WESTLAKE VILLAGE, Calif. (March 31, 2014) — The number of problems owners experience with their factory-installed tires has dropped significantly over the past five years, according to the recently released J.D. Power 2014 Original Equipment Tire Customer Satisfaction Study released recently.
That assessment indicates tire quality continues to improve.
J.D. Power said the study is based on responses from more than 29,000 new-vehicle owners who purchased a 2012 or 2013 model-year vehicle and study was fielded between October and December 2013.
The number of problems owners experience with their OE tires has declined 22 percent to 68.5 problems per 100 vehicles (PP100) in 2014 from 88.3 PP100 in 2010, the study showed. The incidence of all tire problems measured in the study has declined over the five-year span, with the largest improvements in fast tread wear (4.4 PP100 improvement); slow leaks (2.6 PP100); and uneven wear (2.3 PP100).
The study measures tire owner satisfaction in four vehicle segments: luxury, passenger car, performance sport and truck/utility. Satisfaction is examined in four factors: tire wearability; tire ride; tire appearance; and tire traction/handling. Rankings are based on owner experiences with their tires after two years of vehicle ownership.
“The steady drop in problems is reflective of the efforts manufacturers have made to improve the quality of their tires,” said Brent Gruber, director, global automotive division at Westlake Village-based J.D. Power.
“The fact that the greatest improvements are in tire wear, which has the largest impact on satisfaction, is good news for consumers that place great value on long tread life from their tires.”
Overall satisfaction with original equipment tires improves in 2014 for luxury, passenger car and truck/utility segments, while it declines in the performance sport segment, the study showed.
When owners do not experience any problems with their tires, 36 percent expect to purchase the same brand of tires upon replacement and 32 percent of owners say they “definitely will” recommend their original equipment tires to family and friends. Once an owner experiences a single problem with their tire, loyalty drops to 24 percent and advocacy dips to 18 percent, on average, according to the Power survey.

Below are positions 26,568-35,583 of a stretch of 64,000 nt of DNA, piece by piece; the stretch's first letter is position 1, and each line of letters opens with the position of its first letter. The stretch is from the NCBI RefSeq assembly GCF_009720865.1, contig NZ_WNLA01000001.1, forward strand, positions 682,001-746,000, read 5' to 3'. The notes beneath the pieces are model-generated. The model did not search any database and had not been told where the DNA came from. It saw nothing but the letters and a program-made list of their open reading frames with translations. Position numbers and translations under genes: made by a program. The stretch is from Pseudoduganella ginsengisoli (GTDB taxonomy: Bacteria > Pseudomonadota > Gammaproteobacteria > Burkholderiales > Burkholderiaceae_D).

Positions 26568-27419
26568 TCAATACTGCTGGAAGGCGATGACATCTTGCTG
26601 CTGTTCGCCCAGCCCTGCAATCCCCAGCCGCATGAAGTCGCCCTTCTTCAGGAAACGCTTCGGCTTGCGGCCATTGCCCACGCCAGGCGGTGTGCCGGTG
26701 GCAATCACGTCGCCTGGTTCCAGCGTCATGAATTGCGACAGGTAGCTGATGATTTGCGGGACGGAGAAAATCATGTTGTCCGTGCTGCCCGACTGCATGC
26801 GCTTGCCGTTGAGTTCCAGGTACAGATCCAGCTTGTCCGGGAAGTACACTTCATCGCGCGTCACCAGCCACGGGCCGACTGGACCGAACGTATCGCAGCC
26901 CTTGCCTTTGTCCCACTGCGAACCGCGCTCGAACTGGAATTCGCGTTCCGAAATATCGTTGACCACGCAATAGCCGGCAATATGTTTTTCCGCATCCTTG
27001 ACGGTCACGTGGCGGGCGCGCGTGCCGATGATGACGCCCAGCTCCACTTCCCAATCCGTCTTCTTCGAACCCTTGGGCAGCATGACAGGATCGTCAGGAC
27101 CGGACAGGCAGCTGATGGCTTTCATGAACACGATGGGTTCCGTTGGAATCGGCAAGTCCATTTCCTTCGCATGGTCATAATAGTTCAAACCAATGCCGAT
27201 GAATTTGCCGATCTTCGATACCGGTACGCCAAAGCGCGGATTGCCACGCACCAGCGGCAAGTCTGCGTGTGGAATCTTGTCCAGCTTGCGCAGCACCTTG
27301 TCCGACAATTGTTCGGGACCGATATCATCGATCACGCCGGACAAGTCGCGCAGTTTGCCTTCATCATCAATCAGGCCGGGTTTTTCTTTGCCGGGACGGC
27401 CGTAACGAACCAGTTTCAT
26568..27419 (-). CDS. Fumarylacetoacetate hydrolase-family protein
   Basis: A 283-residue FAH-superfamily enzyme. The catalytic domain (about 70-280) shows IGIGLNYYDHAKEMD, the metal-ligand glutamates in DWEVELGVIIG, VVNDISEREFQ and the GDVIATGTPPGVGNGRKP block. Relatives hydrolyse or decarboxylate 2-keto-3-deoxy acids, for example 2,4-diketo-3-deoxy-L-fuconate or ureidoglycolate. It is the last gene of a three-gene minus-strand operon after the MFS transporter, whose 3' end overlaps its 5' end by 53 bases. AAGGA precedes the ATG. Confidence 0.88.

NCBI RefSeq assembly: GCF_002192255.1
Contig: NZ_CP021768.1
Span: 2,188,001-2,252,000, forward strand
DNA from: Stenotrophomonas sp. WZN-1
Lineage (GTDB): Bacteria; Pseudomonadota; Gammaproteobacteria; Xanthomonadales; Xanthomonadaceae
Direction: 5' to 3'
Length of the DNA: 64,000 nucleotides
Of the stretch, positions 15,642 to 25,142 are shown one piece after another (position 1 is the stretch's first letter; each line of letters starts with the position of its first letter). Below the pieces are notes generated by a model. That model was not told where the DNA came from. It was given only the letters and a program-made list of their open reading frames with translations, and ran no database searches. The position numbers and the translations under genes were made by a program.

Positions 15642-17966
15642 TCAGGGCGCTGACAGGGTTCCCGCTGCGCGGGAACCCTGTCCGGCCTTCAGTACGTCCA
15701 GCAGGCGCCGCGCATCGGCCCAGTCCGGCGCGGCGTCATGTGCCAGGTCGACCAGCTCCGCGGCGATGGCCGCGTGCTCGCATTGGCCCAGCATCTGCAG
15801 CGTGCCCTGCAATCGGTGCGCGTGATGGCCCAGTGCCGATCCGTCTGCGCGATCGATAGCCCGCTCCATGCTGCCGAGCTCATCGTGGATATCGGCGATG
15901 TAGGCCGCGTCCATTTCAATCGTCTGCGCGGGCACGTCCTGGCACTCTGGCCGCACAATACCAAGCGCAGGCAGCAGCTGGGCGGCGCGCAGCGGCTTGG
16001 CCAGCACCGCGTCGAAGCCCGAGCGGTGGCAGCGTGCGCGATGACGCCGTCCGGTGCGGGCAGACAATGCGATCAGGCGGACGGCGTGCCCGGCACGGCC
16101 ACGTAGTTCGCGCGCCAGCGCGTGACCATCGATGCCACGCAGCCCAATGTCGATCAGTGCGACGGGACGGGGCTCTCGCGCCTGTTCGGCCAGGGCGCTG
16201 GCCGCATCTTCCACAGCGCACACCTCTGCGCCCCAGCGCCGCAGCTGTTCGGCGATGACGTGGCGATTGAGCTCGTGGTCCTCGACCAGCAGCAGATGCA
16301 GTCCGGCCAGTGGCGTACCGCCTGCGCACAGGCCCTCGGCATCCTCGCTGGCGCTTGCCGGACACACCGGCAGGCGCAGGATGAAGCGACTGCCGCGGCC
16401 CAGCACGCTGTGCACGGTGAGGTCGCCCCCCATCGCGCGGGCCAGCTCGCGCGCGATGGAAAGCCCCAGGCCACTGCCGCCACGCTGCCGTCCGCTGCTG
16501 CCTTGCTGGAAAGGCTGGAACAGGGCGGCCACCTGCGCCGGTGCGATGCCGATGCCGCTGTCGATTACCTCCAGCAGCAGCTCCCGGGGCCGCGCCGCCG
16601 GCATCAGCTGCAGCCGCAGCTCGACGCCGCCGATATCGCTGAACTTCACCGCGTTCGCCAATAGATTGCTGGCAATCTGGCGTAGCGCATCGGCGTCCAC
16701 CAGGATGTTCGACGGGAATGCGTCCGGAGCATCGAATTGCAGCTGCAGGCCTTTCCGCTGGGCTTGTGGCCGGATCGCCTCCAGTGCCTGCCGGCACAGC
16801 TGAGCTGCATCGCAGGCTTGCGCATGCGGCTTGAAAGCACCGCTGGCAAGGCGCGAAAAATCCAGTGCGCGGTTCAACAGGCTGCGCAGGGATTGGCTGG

Owners are more forgiving of problems related to slow leaks or a flat tire due to a road hazard or puncture. However, loyalty rates drop to single-digit percentages when the problem is related to poor traction, fast or uneven tread wear or rough ride.
Nearly one-half of all owners said they believe the type of tire on their vehicle can affect fuel economy. However, only one-third of owners indicate they intend to have fuel-efficiency as a goal when purchasing tires in the future.
While sub-compact car owners are most likely to indicate their intent to have fuel-efficiency as a goal when purchasing tires in the future (47 percent), midsize pickup (42 percent) and large light duty pickup truck owners (38 percent) are also highly likely to express intent in purchasing tires that will improve gas mileage.
“Auto makers continue to focus on improving fuel economy across all of their vehicles, including pickup trucks, by reducing weight and using smaller engines,” Mr. Gruber said.
“While owners don’t want to compromise traction and ride and handling to save fuel, it’s clear that even truck owners are fuel-conscious consumers. Considering the volume of the pickup truck market in the United States and the receptivity for fuel-efficient tires among this segment of owners, there is considerable opportunity for developing and marketing tire products to meet their needs.”
The Michelin brand ranks highest in three of the four segments surveyed by Power: luxury (780); passenger car (752); and truck/utility (736). Pirelli ranks highest in the performance sport segment (739).
Pirelli ranks second in the luxury segment (764) and Bridgestone ranks third (741). In the passenger car segment, Goodyear ranks second (707), followed by Firestone (688). Bridgestone (710) and BFGoodrich (689) rank second and third, respectively, in the truck/utility segment.
Pirelli is followed by Goodyear (732) and Bridgestone (724) in the performance sport segment.
Do you give any credence to news reports trying to link cancer in youth soccer players to crumb rubber used in artificial turf?
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